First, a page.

Even as NFTs continue to take giant leaps across industries, a range of issues is plaguing the ecosystem. Take for example the growing instances of NFT forgeries where fraudsters are selling duplicate NFTs. On the other hand, there are several technical challenges pertaining to NFT storage and blockchains’ environmental impact. Nonetheless, the good news is that projects like Pastel Network are striving to solve these problems and more.
Pastel Network is a fully decentralized, layer 1 blockchain built for NFTs. Anthony Georgiades, their Co-founder, told NFTevening in an interview. “You can think about Pastel as being a platform with developer modules that third-party enterprises can launch marketplaces, dApps, etc, directly on top of Pastel,” he added. “They can still continue to exist natively within their own ecosystems, but integrate and leverage our technology infrastructure within their own platforms.”
The result is a “highly competitive platform” with negligible transaction fees, consistent uptime, and zero network congestion. Apart from these, what really makes Pastel Network attractive to creators, collectors, and developers alike is its native NFT storage and new duplicate NFT detection—two areas many existing blockchains fall short on.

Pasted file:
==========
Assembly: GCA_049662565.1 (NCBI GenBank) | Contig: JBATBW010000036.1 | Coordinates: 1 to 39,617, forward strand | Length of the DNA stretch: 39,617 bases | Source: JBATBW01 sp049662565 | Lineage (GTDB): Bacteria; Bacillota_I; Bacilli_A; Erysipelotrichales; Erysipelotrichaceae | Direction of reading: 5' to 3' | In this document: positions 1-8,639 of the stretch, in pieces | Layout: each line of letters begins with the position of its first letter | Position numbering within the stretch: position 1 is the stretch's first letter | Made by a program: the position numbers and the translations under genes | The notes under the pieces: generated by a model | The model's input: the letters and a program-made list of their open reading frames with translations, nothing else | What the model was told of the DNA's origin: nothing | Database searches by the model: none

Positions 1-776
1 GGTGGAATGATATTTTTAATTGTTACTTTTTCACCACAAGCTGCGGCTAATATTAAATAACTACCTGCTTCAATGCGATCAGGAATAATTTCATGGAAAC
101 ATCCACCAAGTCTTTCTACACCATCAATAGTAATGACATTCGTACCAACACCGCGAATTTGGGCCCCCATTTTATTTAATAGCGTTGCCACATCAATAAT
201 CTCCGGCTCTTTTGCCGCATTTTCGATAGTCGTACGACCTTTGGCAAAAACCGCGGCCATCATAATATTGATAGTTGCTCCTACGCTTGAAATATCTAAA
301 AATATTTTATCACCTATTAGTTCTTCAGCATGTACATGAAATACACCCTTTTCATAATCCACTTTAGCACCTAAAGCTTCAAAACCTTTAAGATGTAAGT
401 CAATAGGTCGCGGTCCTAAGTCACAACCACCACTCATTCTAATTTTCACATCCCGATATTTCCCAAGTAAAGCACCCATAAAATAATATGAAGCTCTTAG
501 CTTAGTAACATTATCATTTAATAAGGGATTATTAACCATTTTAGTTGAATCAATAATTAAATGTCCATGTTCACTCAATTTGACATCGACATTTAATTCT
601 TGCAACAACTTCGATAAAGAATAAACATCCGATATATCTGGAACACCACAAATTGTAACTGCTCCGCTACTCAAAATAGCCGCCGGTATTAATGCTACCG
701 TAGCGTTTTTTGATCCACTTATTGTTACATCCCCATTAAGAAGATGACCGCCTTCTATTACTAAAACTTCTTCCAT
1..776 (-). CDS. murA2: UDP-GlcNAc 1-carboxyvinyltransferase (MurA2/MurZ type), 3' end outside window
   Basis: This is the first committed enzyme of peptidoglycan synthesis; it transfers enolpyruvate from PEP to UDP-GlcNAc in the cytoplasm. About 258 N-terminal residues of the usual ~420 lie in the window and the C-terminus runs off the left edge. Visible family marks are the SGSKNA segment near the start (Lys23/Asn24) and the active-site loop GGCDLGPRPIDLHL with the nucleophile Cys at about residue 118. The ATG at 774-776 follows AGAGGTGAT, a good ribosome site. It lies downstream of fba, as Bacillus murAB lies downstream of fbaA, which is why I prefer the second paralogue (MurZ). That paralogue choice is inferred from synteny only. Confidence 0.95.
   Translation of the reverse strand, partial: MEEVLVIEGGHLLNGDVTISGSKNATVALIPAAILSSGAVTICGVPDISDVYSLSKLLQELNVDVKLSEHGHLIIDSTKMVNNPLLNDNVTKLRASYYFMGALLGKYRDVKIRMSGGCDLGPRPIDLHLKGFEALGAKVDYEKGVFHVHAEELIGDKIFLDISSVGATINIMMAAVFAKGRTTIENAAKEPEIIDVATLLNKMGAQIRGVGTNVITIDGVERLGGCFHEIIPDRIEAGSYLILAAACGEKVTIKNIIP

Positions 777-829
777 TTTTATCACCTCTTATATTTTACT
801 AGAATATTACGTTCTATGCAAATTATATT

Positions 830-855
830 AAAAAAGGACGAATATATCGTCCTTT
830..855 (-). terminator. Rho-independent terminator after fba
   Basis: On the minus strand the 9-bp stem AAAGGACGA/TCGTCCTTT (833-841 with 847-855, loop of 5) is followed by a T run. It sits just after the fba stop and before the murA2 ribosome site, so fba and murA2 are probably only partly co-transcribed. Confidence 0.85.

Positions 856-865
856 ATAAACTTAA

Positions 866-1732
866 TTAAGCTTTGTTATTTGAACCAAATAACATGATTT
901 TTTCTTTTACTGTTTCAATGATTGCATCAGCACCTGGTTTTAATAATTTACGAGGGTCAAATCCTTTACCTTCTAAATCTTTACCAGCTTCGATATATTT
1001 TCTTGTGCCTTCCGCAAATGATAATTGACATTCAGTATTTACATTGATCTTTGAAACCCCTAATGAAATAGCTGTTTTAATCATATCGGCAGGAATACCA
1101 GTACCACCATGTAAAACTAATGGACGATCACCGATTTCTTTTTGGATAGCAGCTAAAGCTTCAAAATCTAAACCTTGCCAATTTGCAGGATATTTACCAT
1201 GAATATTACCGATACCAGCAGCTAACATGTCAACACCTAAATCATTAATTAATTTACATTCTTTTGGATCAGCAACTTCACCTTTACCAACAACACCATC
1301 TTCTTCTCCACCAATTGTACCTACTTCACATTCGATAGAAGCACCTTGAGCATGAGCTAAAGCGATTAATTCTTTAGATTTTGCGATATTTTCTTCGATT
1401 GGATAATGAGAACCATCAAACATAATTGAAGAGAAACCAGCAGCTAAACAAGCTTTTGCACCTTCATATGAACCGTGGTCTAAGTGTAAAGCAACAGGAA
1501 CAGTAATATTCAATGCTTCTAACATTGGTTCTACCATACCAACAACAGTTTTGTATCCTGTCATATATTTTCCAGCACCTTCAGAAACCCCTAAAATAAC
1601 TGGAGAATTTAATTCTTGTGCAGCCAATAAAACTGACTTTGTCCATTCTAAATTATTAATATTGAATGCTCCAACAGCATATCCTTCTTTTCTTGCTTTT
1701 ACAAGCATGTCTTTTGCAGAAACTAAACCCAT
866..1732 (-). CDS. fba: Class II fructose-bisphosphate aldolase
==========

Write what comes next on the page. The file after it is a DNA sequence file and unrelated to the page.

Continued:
How does Pastel Network work?
While Ethereum is a “great, general-purpose blockchain”, it is not built to handle specific applications that require high transaction sizes, like NFTs, Georgiades noted. Consequently, for simple NFT transactions, users end up paying high transaction fees to compete with other applications.
Recognising the issues of general-purpose blockchains, co-founders, Jeff Emanuel, Alexey Kireyev, and Georgiades began working on Pastel Network in 2018. Their vision: to create a blockchain purpose-built for NFTs. At the time, NFTs were a relatively new concept. Even so, the team set out to create a fully decentralized platform for creators, collectors, and builders. Finally, they launched Pastel’s Mainnet in January 2021.
A network of Supernodes
The network relies on a series of Supernodes— high-performance supercomputers dedicated to verifying and registering NFTs. Anyone in the world can run Supernodes as long as they have the necessary computational power and 5,000,000 PSL (Pastel’s native cryptocurrency) as collateral. In return, Supernode operators receive 20% of the block reward as well as voting rights.